Meeting News Coverage

Survival worse in lung recipients of donors with diabetes

SEATTLE — Patients who received a single lung transplantation from a donor with diabetes were at a significantly increased risk for mortality compared with lung recipients of donors without diabetes, according to data presented at the American Association for Thoracic Surgery Annual Meeting.

Vishnu Ambur, MD, Temple University School of Medicine, and colleagues examined 4,278 adult, single lung transplant recipients between January 2006 and June 2014 from the United Network for Organ Sharing Database to investigate the effect of donors with diabetes in lung transplantation.

Among all lung transplants, 7.2% were performed with donors with diabetes, including 50.3% who had diabetes for more than 5 years. Donors with diabetes were more likely to be older (45.8 years vs. 33.6 years; P < .001) than those without diabetes. Patients who received transplants from donors with diabetes were more likely to be race matched (48.7% vs. 42.4%; P = .03) than recipients of donors without diabetes.

In multivariate analysis, patients who received a single lung transplant from a donor with diabetes showed increased mortality (OR = 1.28; 95% CI, 1.07-2.54).

Recipients who were transplanted from donors with diabetes also had longer hospital stays (25.6 days vs. 19.9 days; P = .01) than those of donors without diabetes.

Median survival was shorter in single lung recipients of donors with diabetes (3.48 years) compared with recipients of donors without diabetes (4.68 years). Duration of diabetes also impacted recipient survival. Among donors who had diabetes for more than 5 years, median survival for recipients was 2.53 years; it increased to 4.29 years when donors had diabetes for less than 5 years.

“That’s interesting to note that the survival time for diabetes less than 5 years was similar to the nondiabetic group,” Ambur said during a presentation. – by Ryan McDonald

Reference:

Ambur V, et al. Abstract 109. Presented at: the American Association for Thoracic Surgery Annual Meeting; April 25-29, 2015; Seattle.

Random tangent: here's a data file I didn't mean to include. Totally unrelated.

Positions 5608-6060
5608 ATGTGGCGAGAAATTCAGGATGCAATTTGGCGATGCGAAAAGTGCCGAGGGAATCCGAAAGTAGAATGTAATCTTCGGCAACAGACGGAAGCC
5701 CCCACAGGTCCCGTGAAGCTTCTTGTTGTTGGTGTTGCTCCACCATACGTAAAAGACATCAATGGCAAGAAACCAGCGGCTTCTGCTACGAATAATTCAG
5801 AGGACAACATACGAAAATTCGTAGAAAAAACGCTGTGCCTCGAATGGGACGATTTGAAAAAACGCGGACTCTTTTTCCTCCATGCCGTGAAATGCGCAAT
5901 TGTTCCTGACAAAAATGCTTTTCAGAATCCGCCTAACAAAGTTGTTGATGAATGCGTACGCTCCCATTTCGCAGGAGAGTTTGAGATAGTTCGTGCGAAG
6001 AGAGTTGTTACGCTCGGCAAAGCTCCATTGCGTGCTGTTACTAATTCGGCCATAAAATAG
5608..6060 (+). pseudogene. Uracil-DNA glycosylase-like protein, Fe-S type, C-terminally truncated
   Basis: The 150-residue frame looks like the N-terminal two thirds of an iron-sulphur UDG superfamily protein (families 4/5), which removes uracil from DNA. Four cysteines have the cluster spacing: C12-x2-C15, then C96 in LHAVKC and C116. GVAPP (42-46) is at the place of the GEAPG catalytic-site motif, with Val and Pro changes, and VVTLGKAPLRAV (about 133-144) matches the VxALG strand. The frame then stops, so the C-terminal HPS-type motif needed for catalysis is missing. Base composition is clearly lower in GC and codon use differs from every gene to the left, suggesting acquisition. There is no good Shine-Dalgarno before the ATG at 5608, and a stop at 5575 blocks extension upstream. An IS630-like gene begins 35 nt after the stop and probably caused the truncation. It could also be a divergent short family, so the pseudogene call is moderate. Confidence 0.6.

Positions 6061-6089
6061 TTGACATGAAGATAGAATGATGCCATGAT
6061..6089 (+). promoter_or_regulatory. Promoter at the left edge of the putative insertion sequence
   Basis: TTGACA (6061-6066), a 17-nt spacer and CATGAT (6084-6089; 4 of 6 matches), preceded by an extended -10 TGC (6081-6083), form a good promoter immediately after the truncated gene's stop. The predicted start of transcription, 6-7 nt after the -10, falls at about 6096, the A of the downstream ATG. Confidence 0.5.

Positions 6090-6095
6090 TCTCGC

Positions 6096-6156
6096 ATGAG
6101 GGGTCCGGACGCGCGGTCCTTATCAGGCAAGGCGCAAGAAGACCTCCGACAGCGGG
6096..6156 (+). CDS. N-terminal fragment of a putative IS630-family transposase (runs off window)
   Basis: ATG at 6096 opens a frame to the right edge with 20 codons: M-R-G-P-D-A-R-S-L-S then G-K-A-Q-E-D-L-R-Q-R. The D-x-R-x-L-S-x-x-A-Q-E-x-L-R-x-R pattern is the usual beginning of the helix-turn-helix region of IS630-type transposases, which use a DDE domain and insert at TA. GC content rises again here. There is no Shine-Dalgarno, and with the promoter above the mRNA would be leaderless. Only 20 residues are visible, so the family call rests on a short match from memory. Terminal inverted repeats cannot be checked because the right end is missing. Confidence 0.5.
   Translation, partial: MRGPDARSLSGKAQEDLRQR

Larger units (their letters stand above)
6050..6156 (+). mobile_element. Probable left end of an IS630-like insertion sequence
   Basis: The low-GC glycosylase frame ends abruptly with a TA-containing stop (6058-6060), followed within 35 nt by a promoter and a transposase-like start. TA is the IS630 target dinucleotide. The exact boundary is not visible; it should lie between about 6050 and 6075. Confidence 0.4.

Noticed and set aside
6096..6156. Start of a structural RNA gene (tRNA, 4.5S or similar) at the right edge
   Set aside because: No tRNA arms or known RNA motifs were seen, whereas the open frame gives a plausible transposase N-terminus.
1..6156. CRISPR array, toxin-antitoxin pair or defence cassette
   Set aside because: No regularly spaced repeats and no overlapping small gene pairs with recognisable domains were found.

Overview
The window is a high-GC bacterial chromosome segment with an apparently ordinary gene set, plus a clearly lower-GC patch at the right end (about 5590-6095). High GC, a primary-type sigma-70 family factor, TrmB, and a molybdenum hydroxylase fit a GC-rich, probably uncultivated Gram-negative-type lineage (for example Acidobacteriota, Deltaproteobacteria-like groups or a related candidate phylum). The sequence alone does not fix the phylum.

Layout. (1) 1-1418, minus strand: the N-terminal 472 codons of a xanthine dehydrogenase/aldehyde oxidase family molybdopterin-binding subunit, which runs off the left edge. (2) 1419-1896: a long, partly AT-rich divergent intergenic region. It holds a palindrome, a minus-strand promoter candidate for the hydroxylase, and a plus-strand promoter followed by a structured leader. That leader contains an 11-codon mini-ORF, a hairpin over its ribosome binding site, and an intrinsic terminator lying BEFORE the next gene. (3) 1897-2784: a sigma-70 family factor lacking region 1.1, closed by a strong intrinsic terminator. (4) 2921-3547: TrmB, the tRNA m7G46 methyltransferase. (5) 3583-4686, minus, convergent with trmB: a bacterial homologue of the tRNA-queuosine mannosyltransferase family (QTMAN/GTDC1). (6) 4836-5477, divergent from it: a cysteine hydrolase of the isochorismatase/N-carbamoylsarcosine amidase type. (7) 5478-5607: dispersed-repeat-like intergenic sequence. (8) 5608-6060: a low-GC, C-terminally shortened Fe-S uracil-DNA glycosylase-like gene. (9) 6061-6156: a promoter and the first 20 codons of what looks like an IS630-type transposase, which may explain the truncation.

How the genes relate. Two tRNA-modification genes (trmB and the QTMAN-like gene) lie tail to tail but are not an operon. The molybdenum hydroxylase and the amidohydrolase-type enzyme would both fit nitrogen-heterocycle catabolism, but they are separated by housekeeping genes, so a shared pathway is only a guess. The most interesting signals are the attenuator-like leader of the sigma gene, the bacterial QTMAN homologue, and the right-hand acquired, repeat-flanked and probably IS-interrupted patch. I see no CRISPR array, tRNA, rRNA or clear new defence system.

Disclosure: Ambur reports no relevant financial disclosures.

SEATTLE — Patients who received a single lung transplantation from a donor with diabetes were at a significantly increased risk for mortality compared with lung recipients of donors without diabetes, according to data presented at the American Association for Thoracic Surgery Annual Meeting.

Vishnu Ambur, MD, Temple University School of Medicine, and colleagues examined 4,278 adult, single lung transplant recipients between January 2006 and June 2014 from the United Network for Organ Sharing Database to investigate the effect of donors with diabetes in lung transplantation.

Among all lung transplants, 7.2% were performed with donors with diabetes, including 50.3% who had diabetes for more than 5 years. Donors with diabetes were more likely to be older (45.8 years vs. 33.6 years; P < .001) than those without diabetes. Patients who received transplants from donors with diabetes were more likely to be race matched (48.7% vs. 42.4%; P = .03) than recipients of donors without diabetes.

In multivariate analysis, patients who received a single lung transplant from a donor with diabetes showed increased mortality (OR = 1.28; 95% CI, 1.07-2.54).

Recipients who were transplanted from donors with diabetes also had longer hospital stays (25.6 days vs. 19.9 days; P = .01) than those of donors without diabetes.

Median survival was shorter in single lung recipients of donors with diabetes (3.48 years) compared with recipients of donors without diabetes (4.68 years). Duration of diabetes also impacted recipient survival. Among donors who had diabetes for more than 5 years, median survival for recipients was 2.53 years; it increased to 4.29 years when donors had diabetes for less than 5 years.

“That’s interesting to note that the survival time for diabetes less than 5 years was similar to the nondiabetic group,” Ambur said during a presentation. – by Ryan McDonald

Reference:

Ambur V, et al. Abstract 109. Presented at: the American Association for Thoracic Surgery Annual Meeting; April 25-29, 2015; Seattle.

Disclosure: Ambur reports no relevant financial disclosures.

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